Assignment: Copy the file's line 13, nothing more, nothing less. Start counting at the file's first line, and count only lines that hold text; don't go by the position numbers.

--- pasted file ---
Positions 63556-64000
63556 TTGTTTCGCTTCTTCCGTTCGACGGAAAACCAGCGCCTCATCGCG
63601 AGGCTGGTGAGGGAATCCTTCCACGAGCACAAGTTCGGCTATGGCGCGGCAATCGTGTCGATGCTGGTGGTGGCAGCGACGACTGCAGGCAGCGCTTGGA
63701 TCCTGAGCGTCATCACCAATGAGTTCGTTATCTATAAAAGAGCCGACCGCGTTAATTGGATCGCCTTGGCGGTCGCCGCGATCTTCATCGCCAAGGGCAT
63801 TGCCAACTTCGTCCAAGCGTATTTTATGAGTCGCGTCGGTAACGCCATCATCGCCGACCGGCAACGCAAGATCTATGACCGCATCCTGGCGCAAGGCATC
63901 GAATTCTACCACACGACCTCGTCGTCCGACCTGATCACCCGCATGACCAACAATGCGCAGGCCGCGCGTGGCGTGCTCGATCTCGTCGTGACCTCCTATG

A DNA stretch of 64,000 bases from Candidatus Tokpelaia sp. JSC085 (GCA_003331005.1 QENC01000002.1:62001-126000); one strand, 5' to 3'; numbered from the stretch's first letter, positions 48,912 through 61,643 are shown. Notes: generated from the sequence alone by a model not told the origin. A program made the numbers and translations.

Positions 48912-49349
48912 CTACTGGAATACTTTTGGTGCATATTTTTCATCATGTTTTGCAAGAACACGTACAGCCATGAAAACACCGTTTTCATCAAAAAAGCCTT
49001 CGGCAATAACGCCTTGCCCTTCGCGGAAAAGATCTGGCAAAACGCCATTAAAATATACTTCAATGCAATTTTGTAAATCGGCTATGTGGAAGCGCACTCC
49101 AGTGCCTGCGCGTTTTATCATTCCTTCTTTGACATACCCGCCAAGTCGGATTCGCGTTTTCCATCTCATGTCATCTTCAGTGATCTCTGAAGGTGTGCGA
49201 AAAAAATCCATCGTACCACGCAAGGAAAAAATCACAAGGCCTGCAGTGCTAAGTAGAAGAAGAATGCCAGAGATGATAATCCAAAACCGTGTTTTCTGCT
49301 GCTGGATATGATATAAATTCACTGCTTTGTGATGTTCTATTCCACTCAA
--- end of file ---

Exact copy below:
49301 GCTGGATATGATATAAATTCACTGCTTTGTGATGTTCTATTCCACTCAA